The director of a new documentary film about Cecil Beaton discusses his life in an article in The Times: “The dark side of Cecil Beaton.” This is Lisa Immordino Vreeland and her film is entitled Love, Cecil. Here’s an excerpt from the article by Nancy Durant:
School was moderately unpleasant — and the source of his lifelong enmity with Evelyn Waugh, a fellow pupil at Heath Mount Preparatory School in Hertfordshire, who recalled with some relish the torment he and his friends meted out to Beaton — but university supplied him with the first opportunity to indulge his talent for reinvention.
The film will be released next week in selected cinemas and a DVD will be issued on 11 December. Vreeland has also written a book by the same title that was published last month.
In another paper, D J Taylor discusses a BBC Radio 4 adaptation of Graham Greene’s novel A Burnt-Out Case. Taylor’s review (“Lost in Africa”) is published in The Tablet and opens with this reference to Evelyn Waugh:
According to fellow Catholic Evelyn Waugh, A Burnt-Out Case (1960) was the novel in which Graham Greene recanted his faith. If the jury is still out on that charge, then to listen to the first instalment of Nick Warburton’s excellent two-part dramatisation (19 November) was to be struck by the absolutely elemental nature of the landscapes on display. Physical and spiritual terrain alike had been remorselessly pruned back – so remorselessly that, as very often happens in Greene-land, you sometimes suspected that there was hardly any space left in which the characters could manoeuvre.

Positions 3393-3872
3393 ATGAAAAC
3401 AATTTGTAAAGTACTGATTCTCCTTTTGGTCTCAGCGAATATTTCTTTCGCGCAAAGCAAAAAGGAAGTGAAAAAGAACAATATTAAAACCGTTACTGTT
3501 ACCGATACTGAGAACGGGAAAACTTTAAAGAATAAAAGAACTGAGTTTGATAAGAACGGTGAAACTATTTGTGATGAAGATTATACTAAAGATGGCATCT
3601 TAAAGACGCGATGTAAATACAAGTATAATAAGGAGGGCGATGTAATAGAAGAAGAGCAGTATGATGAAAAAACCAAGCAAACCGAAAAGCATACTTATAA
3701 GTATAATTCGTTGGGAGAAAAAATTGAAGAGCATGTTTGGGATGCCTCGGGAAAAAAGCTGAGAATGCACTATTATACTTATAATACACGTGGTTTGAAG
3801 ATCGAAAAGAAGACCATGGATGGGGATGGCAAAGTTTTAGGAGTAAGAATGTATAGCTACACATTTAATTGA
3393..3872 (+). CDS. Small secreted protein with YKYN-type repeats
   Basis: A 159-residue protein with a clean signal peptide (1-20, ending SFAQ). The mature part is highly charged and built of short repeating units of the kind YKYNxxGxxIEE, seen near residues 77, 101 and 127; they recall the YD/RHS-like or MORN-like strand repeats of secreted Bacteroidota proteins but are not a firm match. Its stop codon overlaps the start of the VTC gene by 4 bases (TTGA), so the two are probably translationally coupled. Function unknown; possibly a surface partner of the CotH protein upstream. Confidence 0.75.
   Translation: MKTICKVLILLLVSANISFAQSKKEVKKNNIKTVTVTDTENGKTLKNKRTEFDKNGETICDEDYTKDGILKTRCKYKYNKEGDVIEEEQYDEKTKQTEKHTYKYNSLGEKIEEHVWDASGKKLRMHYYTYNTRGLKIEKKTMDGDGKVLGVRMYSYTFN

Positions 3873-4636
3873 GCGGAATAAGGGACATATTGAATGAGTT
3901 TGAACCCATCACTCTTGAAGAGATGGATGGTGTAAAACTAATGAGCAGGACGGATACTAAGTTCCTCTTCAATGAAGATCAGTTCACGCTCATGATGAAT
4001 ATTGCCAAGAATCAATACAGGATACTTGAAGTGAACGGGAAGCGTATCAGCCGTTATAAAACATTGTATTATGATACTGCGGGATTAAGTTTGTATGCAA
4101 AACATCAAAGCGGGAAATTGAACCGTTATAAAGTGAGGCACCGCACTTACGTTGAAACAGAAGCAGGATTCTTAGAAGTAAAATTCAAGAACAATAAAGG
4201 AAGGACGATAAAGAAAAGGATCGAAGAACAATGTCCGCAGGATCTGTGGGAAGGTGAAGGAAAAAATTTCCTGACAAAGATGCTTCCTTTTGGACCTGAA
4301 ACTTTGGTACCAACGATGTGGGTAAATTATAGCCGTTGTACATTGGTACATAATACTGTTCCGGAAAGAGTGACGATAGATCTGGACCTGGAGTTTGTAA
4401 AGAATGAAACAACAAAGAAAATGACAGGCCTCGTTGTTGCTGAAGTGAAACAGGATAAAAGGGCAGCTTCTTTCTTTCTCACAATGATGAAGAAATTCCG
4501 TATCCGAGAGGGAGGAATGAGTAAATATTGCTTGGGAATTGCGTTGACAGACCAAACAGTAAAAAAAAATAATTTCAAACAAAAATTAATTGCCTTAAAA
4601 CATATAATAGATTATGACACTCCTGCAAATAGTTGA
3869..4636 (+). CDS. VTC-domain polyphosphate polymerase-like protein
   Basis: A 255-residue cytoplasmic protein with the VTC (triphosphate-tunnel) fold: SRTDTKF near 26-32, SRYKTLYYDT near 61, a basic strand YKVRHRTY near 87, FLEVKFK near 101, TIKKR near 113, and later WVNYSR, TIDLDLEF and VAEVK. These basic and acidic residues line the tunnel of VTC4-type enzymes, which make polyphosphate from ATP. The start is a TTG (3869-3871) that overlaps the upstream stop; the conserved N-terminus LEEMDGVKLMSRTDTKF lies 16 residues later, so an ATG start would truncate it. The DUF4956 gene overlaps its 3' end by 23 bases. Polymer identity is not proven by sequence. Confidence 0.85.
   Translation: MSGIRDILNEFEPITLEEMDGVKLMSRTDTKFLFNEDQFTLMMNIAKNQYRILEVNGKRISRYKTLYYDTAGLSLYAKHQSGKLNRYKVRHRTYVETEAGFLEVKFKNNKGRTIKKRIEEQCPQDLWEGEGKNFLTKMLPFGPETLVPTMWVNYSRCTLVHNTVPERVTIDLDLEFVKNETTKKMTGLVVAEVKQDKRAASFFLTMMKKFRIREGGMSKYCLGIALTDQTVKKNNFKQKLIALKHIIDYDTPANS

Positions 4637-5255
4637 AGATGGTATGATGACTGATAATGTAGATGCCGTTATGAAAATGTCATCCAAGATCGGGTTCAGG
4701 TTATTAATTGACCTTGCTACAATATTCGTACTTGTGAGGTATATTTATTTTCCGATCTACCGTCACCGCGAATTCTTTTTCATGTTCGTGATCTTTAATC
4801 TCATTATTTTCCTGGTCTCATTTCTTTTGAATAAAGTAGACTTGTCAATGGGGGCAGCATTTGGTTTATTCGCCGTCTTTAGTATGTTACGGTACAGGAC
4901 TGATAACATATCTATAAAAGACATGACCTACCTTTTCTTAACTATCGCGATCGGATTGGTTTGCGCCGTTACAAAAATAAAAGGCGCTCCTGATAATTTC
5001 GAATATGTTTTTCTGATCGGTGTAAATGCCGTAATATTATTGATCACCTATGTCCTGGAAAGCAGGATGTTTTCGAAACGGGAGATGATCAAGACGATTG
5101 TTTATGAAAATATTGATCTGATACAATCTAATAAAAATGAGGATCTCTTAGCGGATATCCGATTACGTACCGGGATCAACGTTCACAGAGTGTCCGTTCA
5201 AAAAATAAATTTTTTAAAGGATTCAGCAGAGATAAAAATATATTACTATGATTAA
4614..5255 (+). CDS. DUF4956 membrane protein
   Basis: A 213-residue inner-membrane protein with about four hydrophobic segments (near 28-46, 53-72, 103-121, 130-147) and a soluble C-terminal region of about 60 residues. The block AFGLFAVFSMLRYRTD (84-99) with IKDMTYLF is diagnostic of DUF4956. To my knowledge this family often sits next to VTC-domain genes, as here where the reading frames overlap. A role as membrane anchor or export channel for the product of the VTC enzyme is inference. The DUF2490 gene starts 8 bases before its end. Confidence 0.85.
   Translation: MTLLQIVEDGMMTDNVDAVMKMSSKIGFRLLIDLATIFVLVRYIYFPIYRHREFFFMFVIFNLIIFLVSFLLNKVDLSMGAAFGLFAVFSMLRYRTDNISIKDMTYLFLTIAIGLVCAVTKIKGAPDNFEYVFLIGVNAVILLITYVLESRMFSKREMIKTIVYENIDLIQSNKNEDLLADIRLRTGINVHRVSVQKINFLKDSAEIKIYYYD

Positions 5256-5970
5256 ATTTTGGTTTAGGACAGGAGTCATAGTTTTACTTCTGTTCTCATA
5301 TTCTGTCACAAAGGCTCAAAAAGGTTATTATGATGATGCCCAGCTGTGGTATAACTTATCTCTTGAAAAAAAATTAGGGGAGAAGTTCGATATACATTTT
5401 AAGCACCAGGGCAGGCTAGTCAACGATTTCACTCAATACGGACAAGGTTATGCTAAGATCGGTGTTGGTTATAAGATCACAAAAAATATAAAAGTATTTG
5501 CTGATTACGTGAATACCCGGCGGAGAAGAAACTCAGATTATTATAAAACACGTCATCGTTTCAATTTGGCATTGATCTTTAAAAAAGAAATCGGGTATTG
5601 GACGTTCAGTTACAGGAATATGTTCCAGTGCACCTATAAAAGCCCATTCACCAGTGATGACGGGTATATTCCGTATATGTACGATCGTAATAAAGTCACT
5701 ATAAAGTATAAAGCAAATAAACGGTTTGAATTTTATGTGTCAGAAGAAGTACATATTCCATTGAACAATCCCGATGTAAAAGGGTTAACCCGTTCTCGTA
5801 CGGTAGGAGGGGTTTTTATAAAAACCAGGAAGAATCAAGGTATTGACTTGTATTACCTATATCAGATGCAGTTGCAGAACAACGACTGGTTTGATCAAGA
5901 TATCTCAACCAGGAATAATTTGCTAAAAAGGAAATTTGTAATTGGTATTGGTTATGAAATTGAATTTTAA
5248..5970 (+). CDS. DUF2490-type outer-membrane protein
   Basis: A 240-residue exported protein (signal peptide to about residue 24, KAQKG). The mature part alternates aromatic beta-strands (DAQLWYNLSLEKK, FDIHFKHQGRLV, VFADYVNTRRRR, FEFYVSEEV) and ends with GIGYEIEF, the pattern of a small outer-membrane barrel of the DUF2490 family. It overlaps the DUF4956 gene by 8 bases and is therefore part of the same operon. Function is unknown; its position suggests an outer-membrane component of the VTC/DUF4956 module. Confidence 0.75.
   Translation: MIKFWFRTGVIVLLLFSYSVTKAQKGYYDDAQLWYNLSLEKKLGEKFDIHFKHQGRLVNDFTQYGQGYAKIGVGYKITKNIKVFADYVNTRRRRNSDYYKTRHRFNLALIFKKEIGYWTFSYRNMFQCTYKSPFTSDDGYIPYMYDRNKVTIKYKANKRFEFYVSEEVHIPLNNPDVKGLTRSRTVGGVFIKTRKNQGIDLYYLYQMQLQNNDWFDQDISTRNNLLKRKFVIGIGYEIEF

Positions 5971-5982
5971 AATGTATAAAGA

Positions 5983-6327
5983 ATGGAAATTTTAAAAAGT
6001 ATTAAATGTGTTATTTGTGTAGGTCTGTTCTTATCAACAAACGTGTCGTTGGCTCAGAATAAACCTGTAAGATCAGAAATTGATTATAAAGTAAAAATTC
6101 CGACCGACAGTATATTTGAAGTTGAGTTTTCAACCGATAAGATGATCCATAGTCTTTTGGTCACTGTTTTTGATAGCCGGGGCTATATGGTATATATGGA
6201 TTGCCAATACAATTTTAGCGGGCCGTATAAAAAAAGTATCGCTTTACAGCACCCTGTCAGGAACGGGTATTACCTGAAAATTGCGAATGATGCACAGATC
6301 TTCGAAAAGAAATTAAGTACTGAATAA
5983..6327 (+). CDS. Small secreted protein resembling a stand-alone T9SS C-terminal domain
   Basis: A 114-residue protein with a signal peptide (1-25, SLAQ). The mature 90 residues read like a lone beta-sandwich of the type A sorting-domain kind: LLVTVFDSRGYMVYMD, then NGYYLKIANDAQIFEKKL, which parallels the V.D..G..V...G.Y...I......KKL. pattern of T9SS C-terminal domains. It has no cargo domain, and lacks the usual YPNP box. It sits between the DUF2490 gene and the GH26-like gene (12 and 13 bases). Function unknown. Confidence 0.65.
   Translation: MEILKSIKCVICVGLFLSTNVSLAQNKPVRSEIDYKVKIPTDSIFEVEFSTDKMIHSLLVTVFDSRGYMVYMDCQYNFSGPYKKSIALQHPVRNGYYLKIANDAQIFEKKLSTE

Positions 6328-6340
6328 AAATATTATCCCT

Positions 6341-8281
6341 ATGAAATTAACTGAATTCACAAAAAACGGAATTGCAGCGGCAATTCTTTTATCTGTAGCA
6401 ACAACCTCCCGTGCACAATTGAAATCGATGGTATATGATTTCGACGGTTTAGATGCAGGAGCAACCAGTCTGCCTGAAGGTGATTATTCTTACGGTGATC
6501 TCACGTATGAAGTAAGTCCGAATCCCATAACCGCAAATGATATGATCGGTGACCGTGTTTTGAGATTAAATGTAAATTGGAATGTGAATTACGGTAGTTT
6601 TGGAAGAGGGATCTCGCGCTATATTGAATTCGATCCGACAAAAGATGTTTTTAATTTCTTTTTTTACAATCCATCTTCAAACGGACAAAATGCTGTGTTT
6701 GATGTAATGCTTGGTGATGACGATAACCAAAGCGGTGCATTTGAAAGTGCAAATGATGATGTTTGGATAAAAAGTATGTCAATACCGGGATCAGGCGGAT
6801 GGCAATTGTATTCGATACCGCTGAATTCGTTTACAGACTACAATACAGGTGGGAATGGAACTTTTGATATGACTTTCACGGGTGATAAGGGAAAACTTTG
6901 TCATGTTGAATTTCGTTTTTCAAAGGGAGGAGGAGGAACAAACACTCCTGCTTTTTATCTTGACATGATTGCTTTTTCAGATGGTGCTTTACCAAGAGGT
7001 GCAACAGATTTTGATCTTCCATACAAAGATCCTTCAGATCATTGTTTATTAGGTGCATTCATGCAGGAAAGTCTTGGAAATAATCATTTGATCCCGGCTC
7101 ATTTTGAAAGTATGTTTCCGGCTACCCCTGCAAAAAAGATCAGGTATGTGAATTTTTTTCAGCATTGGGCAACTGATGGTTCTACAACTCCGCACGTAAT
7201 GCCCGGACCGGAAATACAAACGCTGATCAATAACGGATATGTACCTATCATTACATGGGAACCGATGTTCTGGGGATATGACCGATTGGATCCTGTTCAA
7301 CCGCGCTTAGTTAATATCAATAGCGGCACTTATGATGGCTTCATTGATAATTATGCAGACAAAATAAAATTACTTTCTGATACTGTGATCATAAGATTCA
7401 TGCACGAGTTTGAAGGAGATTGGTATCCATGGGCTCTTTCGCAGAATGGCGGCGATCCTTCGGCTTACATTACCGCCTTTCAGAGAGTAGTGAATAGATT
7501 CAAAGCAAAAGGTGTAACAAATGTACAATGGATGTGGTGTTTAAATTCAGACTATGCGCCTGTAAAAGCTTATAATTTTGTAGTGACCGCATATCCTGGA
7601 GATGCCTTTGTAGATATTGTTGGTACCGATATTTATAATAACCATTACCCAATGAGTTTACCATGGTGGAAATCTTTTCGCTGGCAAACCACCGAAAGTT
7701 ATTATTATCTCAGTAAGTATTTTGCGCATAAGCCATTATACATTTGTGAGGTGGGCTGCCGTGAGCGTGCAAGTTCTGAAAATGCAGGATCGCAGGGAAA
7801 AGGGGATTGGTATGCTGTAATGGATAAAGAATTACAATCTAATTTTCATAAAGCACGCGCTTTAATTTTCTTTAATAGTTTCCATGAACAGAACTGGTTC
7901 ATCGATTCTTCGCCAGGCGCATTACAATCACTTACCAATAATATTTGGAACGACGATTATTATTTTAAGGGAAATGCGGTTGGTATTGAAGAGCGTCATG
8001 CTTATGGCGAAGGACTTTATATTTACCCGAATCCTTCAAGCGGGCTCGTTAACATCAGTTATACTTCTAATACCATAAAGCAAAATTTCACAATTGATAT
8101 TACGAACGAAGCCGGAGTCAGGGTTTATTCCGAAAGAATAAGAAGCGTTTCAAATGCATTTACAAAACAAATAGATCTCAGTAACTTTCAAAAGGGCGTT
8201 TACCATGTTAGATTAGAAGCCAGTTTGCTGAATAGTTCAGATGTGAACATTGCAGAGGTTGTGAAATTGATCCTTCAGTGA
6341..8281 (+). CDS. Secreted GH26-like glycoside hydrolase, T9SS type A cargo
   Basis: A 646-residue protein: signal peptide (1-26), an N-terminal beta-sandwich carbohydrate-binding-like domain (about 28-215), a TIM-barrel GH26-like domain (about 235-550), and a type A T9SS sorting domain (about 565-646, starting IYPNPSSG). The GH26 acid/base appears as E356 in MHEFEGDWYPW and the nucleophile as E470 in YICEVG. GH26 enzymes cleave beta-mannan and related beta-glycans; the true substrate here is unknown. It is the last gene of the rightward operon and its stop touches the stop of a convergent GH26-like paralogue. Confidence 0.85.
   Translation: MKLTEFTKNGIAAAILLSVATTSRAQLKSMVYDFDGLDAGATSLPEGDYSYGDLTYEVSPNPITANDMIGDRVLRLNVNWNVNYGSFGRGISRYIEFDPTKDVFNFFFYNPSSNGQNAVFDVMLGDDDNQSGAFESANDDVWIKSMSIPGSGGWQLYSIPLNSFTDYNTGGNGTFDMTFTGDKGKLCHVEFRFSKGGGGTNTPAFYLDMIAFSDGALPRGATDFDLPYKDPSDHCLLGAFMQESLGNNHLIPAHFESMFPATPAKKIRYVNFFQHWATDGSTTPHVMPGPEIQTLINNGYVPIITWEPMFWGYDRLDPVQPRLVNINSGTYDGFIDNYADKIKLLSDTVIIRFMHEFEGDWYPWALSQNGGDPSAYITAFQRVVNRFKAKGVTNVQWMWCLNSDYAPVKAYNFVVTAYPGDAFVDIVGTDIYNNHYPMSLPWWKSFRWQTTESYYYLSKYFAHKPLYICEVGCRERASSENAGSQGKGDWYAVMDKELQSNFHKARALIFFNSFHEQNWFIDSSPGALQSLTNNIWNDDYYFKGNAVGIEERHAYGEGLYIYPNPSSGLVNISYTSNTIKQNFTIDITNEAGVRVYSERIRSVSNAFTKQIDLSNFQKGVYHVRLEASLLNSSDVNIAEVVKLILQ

In his review Taylor goes on to describe the story and the challenges of the radio adaptation. The first episode is available to monitor on BBC iPlayer, and Episode 2 will be broadcast on Sunday 25 November at 1500 pm, to be posted on iPlayer thereafter. Waugh did not review Greene’s novel but did discuss it with Greene in their correspondence. Relevant excerpts from both sides of that correspondence appear in Norman Sherry, The Life of Graham Greene: Volume III 1995-1991 (New York, 2004, pp. 267-69). Waugh also mentions the novel in a 1962 Sunday Times article entitled “Sloth” (EAR, pp. 573-74).